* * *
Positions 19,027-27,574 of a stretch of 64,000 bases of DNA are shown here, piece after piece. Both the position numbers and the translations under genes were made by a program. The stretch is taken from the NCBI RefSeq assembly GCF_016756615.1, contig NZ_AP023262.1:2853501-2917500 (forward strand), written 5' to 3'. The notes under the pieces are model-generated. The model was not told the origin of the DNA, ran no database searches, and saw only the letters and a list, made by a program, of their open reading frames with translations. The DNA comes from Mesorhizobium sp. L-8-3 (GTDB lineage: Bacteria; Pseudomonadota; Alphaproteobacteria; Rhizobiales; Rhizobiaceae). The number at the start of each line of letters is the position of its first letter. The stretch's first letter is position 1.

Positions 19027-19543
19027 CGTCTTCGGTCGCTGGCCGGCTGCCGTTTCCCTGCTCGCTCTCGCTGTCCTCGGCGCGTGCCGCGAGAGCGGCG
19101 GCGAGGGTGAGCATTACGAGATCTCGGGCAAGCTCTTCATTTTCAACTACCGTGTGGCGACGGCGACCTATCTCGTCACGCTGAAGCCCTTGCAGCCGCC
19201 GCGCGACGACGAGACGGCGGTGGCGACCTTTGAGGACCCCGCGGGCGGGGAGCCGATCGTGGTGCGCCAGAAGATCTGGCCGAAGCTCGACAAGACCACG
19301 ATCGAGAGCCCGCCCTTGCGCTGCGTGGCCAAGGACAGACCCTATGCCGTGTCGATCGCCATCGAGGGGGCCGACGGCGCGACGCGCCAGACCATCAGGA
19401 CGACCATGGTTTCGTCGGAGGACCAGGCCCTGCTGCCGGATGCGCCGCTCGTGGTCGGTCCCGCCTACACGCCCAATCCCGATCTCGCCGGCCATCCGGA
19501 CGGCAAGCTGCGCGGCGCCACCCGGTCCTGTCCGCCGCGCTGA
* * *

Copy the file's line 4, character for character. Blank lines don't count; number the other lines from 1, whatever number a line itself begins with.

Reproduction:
19101 GCGAGGGTGAGCATTACGAGATCTCGGGCAAGCTCTTCATTTTCAACTACCGTGTGGCGACGGCGACCTATCTCGTCACGCTGAAGCCCTTGCAGCCGCC